“Oh, my goodness! It’s gorgeous!”
My husband, Steve, had just come through the door carrying a glorious display of orchids. He had been to the silent auction at church, a fund-raiser for the scholarship fund. I had stayed home, grounded by a cold.
“Karen donated this to the auction,” he explained. “I thought you’d like it. ‘Might make you feel better.”
Karen and her husband owned a nursery business. Each Sunday she created stunning floral arrangements for the altar of our church.
I took the shallow dish, and turned it slowly to enjoy the full circumference. Dark green leaves created a frame from which the slender stems rose. Fresh, pink and white blooms draped gracefully from those stems. And small, round buds promised more beauty to come.
But even as I was admiring Steve’s gift, I was already getting nervous. Plants do not do well in my care, unless they’re the hardy-type. I had never owned an orchid before. Too fragile for me.
So, a few days later when the cold cleared out of my head, I checked online for information on orchid care. Here’s what I learned: indirect sunlight, normal to warmer-than-normal household temperature, normal to higher-than-normal household humidity, water thoroughly only when surface of medium becomes dry.
I walked through the house, looking for the perfect spot of indirect sunlight. There wasn’t one. I ended up parking the plant on the floor of the foyer, the only place where it would receive consistent, indirect light. Actually, I need to clarify further: The perfect place was in the middle of the floor. The corners were too dark.
Can you picture it? A plant. Smack-dab in the middle of the entryway floor.
Watering was another issue. How much is thoroughly? I certainly didn’t know.
I could have called Karen; ‘just never got around to it.
But perhaps I decided it wasn’t necessary. The orchid seemed to flourish. Each day I would check it, to see if the fir bark medium was dry. When watering seemed called for, I’d add flowering plant food, just the way the instructions suggested. Oh, and I’d turn the plant, too, so it would grow evenly.
For six weeks I lovingly cared for that orchid. I was so proud of how healthy it remained.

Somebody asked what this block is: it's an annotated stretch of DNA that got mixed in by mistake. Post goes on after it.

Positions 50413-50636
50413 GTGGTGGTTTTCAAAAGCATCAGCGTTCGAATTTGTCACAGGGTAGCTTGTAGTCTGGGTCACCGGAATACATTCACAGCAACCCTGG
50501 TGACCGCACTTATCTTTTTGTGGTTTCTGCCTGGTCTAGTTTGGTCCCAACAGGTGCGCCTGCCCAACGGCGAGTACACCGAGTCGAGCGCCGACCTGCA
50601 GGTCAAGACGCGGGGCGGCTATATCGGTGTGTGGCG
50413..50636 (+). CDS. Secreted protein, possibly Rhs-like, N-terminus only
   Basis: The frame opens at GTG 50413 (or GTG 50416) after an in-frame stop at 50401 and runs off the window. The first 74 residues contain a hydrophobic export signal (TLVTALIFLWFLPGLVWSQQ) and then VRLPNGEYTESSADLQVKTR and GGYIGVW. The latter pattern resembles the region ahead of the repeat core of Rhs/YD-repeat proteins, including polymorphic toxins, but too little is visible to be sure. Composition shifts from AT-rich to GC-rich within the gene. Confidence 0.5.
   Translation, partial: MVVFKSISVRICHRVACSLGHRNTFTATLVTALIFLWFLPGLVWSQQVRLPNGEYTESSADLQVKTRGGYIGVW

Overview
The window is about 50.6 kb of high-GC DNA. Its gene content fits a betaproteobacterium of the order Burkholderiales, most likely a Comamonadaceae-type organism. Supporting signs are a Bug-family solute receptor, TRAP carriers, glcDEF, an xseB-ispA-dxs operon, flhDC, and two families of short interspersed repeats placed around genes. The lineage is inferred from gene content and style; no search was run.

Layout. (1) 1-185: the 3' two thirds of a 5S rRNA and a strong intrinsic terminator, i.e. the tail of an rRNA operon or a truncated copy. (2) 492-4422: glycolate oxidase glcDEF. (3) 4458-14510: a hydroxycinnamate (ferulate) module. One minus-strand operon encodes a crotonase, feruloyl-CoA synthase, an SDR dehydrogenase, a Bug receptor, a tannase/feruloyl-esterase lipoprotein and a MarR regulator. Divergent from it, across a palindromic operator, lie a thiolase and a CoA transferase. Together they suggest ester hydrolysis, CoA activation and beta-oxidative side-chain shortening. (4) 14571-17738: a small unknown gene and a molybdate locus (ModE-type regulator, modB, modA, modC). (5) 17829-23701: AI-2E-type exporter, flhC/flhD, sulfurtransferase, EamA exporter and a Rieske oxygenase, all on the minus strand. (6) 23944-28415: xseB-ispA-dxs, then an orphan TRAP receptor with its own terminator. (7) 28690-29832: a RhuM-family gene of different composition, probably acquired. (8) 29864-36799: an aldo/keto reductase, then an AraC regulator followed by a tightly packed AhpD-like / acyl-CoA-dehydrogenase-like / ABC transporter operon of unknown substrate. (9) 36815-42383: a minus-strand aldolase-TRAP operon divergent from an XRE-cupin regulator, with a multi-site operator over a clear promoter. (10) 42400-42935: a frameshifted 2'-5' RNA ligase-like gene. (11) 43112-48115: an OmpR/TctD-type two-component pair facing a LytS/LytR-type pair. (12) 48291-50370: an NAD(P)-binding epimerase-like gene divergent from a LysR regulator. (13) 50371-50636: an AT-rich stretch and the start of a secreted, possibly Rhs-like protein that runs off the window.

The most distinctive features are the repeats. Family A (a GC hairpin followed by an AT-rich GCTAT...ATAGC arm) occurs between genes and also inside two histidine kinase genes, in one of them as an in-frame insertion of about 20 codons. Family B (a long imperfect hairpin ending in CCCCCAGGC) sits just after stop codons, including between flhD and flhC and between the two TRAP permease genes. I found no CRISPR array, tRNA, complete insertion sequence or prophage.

Then it was time for me to visit my parents, brother, and his family out in Texas. I left careful instructions for Steve–written out–about watering, feeding, and turning the orchid.
Several days into my visit, during one of our phone conversations, Steve asked me about the orchid.
“So, what am I supposed to do?” he asked.
I wanted to say, “WHAT?! THE INSTRUCTIONS ARE ON THE KITCHEN COUNTER! WE WENT OVER THEM BEFORE I LEFT!” (You can read that with a bit of a huff. I was feeling huffy.)
Instead, I breathed in some extra patience and started to explain.
“Even if it’s silk?” he innocently inquired. Then he went on to explain, “I ran into Karen after church and told her the orchid was still looking great. She said that was because it wasn’t real. They’ve expanded their business to include silk florals now.”
So much for my blooming horticultural skills.
I had been operating under a delusion, and wasting time, effort, and concern on something that WASN’T. EVEN. REAL.
* * * * * * * * * *
Time has a way of slipping by. Days blur into years. Life comes to an end.
On that last day, will I be able to say I spent my time on real things of value?
Will I be able to hear, “Well done, good and faithful servant!…Come and share your master’s happiness (Matthew 25:21)?
Oh, Lord, guide me to recognize those things that are important to you. Turn me away from pursuits that have no real, eternal value. I want my time and effort to be spent on worthwhile endeavors. Life is too short to do otherwise.